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The most recent social phenomenon to impact on and contribute to the sexual revolution was the gay liberation movement. Kinsey's report that homosexual experiences were relatively common among the heterosexual men and women in his sample, and that approximately four percent of American men and two percent of American women were exclusively homosexual, had a devastating impact on our sexual stereotypes. Prior to that time, Americans pictured the typical male homosexual in terms of the feminine parody, complete with lisp, limp wrist, and a swishy gait. The female homosexual stereotype, although less well-defined, was frequently cast in terms of the woman who was masculine in appearance or manner. It became increasingly clear to a previously disbelieving public that there was no simple relationship between sexual preference, on the one hand, and general appearance and behavior, on the other. In fact, the vast majority of exclusively homosexual men and women were, except for this one behavioral dimension, indistinguishable from the most heterosexually oriented (that is, "normal") individuals.
During the 25 years from 1950 to 1975, homosexuals came "out of the closet," organized into a sociopolitical entity, and actively promoted legislation that attempted to end their persecution and establish their rights to practice their own sexual preferences.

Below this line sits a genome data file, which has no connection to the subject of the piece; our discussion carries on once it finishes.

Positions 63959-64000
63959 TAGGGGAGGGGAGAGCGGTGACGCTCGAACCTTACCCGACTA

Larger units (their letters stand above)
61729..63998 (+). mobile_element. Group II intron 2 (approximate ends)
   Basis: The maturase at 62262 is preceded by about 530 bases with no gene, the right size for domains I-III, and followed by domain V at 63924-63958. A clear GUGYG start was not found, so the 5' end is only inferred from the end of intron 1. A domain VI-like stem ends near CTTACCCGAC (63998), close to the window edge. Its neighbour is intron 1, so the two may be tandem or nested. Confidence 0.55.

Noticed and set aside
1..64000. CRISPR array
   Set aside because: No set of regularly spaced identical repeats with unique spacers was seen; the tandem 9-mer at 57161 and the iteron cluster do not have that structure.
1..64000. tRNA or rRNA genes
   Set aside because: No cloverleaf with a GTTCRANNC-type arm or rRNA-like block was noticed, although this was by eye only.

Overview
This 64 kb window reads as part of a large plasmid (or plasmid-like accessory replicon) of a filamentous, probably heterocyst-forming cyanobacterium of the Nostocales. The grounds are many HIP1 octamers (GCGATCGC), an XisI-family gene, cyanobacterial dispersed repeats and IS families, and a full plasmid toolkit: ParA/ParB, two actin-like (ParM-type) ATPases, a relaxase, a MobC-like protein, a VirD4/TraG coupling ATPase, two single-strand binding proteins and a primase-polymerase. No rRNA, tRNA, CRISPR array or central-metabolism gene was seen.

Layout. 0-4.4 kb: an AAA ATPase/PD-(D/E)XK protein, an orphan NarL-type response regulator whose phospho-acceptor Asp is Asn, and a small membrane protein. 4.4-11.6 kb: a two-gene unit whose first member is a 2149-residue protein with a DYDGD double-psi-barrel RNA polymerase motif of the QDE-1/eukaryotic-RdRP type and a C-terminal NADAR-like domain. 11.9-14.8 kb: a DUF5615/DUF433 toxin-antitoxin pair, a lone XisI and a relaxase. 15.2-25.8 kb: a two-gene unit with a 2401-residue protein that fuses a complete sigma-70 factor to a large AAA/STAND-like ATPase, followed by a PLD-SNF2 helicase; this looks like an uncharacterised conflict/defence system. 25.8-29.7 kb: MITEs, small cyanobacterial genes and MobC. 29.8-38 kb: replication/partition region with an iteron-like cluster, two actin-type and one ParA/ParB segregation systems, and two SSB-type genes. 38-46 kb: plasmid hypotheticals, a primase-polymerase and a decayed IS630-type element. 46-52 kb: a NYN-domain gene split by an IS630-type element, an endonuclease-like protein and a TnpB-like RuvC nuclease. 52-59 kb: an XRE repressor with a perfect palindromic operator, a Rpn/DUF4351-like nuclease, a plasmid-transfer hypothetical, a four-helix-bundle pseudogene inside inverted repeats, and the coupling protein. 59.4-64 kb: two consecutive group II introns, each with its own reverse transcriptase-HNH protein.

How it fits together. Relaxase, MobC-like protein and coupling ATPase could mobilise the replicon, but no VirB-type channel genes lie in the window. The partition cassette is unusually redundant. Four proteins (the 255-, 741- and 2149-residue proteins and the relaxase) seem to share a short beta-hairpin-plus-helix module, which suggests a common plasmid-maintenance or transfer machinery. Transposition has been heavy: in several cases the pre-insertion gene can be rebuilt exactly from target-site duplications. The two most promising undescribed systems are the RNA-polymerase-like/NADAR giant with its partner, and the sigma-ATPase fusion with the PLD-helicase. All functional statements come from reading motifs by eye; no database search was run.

In this manner, the gay lib movement joined the general spirit of protest and new thrust for openness that characterized the sixties. The effort to establish homosexuality as a matter of personal preference and to remove it from the category of the unnatural and perverse achieved a measure of success in 1973 when the American Psychiatric Association officially agreed to remove homosexuality from the category of abnormal behavior.
Although it is clear that this judgment has not filtered down to all elements of our society, the gay liberation movement has been instrumental in a general redefinition of abnormal sexuality and in advancing the principle that any form of sexual behavior is normal as long as it is engaged in by consenting adults.